Air Pollution Control Equipment Services, Emissions, Policy & Regulations

Duke Energy, EPA sign Dan River cleanup agreement

Issue 6 and Volume 118.

Dan River cleanup

Duke Energy and the U.S. Environmental Protection Agency (EPA) have signed an agreement over the cleanup of coal ash that flowed into the Dan River after a stormwater pipe broke at the company’s retired Dan River coal-fired power plant in North Carolina, on Feb. 2.

Under the agreement, Duke will:

  • Remove any remaining coal ash from the Dan River within a 27-mile radius,
  • Continue to test water,
  • Develop and implement a comprehensive removal site assessment to determine contamination levels at the Dan River, including the Kerr Reservoir,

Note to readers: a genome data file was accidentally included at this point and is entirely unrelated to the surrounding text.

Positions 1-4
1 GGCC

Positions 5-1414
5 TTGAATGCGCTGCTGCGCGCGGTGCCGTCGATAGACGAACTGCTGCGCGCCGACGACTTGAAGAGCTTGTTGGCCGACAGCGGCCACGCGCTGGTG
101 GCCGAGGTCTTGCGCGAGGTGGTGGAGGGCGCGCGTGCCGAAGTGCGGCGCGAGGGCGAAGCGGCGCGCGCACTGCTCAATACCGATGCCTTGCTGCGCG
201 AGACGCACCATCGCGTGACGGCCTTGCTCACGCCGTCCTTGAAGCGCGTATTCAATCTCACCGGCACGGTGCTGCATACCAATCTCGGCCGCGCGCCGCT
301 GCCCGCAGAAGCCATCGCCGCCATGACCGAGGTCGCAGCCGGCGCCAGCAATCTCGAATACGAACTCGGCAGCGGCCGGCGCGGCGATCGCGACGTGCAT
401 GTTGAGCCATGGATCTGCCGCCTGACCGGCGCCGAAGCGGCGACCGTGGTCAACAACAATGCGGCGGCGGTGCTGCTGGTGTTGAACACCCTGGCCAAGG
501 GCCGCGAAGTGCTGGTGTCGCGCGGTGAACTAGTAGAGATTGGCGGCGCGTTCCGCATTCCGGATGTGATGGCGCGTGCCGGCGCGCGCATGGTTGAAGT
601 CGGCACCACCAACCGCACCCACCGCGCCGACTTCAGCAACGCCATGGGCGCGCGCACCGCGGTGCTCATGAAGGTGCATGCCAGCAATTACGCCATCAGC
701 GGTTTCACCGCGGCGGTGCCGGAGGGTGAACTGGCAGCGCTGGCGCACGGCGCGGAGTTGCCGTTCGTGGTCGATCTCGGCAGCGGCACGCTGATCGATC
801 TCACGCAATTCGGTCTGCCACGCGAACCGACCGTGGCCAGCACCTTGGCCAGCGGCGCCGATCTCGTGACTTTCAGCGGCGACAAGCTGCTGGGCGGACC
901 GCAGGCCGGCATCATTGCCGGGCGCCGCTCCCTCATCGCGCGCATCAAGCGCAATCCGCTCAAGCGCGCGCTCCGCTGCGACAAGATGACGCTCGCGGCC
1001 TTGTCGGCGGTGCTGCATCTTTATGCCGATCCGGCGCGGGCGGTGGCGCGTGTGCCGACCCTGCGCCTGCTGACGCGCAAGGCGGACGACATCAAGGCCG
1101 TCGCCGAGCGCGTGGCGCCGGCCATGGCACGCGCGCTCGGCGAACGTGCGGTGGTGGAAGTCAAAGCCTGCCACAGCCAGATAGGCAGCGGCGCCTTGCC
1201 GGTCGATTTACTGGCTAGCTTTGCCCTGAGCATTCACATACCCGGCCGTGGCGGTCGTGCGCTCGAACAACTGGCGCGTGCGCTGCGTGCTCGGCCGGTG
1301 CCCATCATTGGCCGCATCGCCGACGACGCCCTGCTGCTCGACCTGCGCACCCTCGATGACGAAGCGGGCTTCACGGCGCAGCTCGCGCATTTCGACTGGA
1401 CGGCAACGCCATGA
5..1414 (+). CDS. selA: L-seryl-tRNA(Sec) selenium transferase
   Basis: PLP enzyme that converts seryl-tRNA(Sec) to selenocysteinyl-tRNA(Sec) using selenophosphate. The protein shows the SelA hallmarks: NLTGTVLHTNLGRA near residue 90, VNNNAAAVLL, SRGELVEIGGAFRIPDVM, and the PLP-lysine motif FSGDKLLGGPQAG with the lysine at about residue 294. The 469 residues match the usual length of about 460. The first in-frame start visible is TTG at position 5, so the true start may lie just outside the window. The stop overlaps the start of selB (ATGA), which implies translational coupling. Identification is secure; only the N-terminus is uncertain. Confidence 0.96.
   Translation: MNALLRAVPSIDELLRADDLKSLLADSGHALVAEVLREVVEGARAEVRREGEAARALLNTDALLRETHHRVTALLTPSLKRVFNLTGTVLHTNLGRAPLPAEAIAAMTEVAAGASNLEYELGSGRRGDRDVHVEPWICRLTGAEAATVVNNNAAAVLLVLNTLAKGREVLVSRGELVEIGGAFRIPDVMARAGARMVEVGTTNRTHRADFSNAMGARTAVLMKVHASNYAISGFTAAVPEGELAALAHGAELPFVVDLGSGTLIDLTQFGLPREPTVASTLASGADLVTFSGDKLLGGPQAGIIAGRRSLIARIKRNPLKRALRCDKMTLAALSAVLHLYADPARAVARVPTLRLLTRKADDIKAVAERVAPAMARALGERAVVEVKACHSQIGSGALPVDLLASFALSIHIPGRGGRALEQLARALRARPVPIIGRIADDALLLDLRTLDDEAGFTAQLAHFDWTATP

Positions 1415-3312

• Dispose off-site all recovered coal ash, and
  • Submit a report on the structural integrity of impoundments and storm sewer lines running under the coal ash basin.

In addition, Duke is required to submit a work plan for coal ash removal to the EPA no later than July 15.

Oklahoma AG’s proposal allows states to set emissions standards

Oklahoma Attorney General Scott Pruitt   Oklahoma Attorney General Scott Pruitt revealed his proposal that gives states the flexibility to address carbon dioxide emissions standards from existing power plants.

The plan titled, “The Oklahoma Attorney General’s Plan: The Clean Air Act Section 111(d) Framework that Preserves States’ Rights,” challenges President Obama’s Climate Action Plan which directs the EPA to regulate carbon dioxide emissions from new and existing fossil-fuel fired power plants. However, under the Clean Air Act, states have the authority to design and implement regulations, addressing emissions standards.

Pruitt argues that by directing the EPA to set emissions standards, the Obama administration is using a federal agency to undermine state authority.